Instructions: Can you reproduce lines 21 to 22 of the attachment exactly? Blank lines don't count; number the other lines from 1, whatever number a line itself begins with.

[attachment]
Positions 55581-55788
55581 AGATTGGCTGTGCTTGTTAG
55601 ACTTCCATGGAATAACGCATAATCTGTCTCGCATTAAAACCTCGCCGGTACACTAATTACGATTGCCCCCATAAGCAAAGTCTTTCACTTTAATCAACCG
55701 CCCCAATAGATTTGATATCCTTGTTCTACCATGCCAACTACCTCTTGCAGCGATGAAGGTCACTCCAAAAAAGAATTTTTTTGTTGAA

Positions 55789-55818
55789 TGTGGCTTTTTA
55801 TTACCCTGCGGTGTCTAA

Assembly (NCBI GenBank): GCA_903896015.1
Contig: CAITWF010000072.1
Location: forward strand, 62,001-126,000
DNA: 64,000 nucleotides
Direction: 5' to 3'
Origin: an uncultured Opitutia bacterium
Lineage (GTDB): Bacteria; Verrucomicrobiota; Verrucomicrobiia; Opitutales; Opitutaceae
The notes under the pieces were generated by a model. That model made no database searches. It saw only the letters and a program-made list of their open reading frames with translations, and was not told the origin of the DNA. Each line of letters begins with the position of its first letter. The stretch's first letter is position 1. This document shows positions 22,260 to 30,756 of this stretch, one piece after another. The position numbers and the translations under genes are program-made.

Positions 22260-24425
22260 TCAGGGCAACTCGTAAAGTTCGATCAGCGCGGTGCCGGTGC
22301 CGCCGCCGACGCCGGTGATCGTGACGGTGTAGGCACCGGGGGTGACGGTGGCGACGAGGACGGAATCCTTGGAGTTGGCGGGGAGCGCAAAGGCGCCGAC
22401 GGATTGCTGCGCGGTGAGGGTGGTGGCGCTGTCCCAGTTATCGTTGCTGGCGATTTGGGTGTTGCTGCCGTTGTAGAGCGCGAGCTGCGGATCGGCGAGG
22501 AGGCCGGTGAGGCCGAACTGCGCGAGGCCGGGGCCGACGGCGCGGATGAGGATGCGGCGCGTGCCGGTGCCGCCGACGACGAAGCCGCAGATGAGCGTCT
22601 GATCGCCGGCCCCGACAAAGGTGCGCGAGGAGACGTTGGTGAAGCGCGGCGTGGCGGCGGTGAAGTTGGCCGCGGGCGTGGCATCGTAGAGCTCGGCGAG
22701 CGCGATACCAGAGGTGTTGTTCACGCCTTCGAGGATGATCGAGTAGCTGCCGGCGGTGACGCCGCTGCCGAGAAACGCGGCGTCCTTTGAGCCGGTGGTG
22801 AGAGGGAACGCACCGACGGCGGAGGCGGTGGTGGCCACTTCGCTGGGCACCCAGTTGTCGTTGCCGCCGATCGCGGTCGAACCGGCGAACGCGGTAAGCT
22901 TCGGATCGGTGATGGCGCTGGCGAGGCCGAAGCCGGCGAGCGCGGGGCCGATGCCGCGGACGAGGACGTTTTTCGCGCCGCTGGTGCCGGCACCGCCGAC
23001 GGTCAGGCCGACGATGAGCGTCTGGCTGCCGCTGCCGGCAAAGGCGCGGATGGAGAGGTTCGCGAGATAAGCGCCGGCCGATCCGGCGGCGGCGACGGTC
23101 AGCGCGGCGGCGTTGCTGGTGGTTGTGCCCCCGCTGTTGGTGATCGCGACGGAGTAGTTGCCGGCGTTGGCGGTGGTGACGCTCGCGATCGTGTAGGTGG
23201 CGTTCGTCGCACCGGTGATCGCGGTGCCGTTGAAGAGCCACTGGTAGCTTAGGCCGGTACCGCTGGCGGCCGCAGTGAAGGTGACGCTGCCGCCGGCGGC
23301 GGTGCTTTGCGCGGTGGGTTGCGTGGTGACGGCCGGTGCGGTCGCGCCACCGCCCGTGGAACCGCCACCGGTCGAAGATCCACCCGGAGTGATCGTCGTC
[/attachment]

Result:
22601 GATCGCCGGCCCCGACAAAGGTGCGCGAGGAGACGTTGGTGAAGCGCGGCGTGGCGGCGGTGAAGTTGGCCGCGGGCGTGGCATCGTAGAGCTCGGCGAG
22701 CGCGATACCAGAGGTGTTGTTCACGCCTTCGAGGATGATCGAGTAGCTGCCGGCGGTGACGCCGCTGCCGAGAAACGCGGCGTCCTTTGAGCCGGTGGTG